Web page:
Old-fashioned ways of teaching like reciting times-tables and verb
conjugations are better than trendy new teaching methods, say
Researchers believe that reciting facts shortly after learning
them is better than many new-style educational methods.
The "simple recall" seems to cement the knowledge "in memory" so
it is more permanently embedded for use later, the Telegraph
reported, citing a study in the journal Science.
Many modern teachers rely heavily on learning techniques like
concept or mind mapping to help students retain the most from the
texts they read, the study said.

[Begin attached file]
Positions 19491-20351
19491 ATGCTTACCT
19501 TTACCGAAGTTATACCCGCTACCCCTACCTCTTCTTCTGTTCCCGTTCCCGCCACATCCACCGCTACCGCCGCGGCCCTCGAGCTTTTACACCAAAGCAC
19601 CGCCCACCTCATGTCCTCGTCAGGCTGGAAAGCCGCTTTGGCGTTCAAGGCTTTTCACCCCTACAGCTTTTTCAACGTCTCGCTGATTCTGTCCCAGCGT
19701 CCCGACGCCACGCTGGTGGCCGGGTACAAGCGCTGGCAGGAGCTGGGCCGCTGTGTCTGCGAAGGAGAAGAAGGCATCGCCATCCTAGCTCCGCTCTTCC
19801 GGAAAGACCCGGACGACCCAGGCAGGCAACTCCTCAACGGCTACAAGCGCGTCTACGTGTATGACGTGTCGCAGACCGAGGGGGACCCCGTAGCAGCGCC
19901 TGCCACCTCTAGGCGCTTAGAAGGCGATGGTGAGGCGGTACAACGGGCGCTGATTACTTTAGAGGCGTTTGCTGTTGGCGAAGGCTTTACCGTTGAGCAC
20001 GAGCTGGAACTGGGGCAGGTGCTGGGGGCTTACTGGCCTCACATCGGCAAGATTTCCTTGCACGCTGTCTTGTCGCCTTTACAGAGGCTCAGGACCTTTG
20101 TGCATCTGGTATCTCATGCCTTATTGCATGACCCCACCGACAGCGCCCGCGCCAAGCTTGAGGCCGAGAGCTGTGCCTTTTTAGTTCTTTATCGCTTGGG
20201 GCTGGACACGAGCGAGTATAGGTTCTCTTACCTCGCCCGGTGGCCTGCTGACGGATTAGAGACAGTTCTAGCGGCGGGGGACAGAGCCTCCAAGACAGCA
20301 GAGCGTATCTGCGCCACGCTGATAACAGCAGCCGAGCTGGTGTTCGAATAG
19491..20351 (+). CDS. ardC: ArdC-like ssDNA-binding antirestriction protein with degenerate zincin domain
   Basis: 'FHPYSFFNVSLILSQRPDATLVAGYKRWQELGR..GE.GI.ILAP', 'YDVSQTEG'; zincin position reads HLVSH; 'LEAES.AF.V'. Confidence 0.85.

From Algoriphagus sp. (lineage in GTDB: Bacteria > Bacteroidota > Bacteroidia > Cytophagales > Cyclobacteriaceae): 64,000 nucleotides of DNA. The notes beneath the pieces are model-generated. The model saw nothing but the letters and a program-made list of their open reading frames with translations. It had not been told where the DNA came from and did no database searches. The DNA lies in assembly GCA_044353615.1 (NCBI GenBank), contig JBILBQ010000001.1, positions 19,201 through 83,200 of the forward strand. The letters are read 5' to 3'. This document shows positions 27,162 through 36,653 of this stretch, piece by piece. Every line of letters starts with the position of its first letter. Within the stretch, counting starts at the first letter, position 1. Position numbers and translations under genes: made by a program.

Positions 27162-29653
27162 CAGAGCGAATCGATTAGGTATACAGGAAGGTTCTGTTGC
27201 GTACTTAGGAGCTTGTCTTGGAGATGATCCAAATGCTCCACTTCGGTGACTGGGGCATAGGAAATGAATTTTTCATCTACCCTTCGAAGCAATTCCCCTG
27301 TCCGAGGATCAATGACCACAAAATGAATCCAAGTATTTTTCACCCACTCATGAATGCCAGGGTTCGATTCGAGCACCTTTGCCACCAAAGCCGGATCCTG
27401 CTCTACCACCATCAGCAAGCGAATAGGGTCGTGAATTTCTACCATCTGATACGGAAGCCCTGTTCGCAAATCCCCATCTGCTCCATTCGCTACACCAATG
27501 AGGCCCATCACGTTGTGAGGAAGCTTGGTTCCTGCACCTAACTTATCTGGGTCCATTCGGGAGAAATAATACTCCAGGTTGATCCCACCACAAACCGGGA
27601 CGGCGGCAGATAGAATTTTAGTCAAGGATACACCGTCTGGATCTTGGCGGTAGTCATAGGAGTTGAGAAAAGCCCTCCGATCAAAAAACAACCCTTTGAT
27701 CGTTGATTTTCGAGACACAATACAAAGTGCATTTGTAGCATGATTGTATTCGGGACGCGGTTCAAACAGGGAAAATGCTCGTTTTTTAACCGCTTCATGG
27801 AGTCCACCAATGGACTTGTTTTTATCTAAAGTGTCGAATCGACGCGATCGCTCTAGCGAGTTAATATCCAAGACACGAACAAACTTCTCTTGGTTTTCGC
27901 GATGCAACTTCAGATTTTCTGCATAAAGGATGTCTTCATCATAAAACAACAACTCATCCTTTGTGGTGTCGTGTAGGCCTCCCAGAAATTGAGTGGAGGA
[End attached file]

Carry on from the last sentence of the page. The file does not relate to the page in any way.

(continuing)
This involves drawing elaborate diagrams to represent relationship
between words, ideas and tasks.
But two experiments, carried out by Jeffrey Karpicke at Purdue
University, Indiana, US, concluded that this was less effective
than constant informal testing and reciting.
Karpicke asked around 100 college students to recall in writing,
in no particular order, as much as they could from what they had
just read from science material.
Although most students expected to learn more from the mapping
approach, the retrieval exercise actually worked much better to
strengthen both short-term and long-term memory, the study said.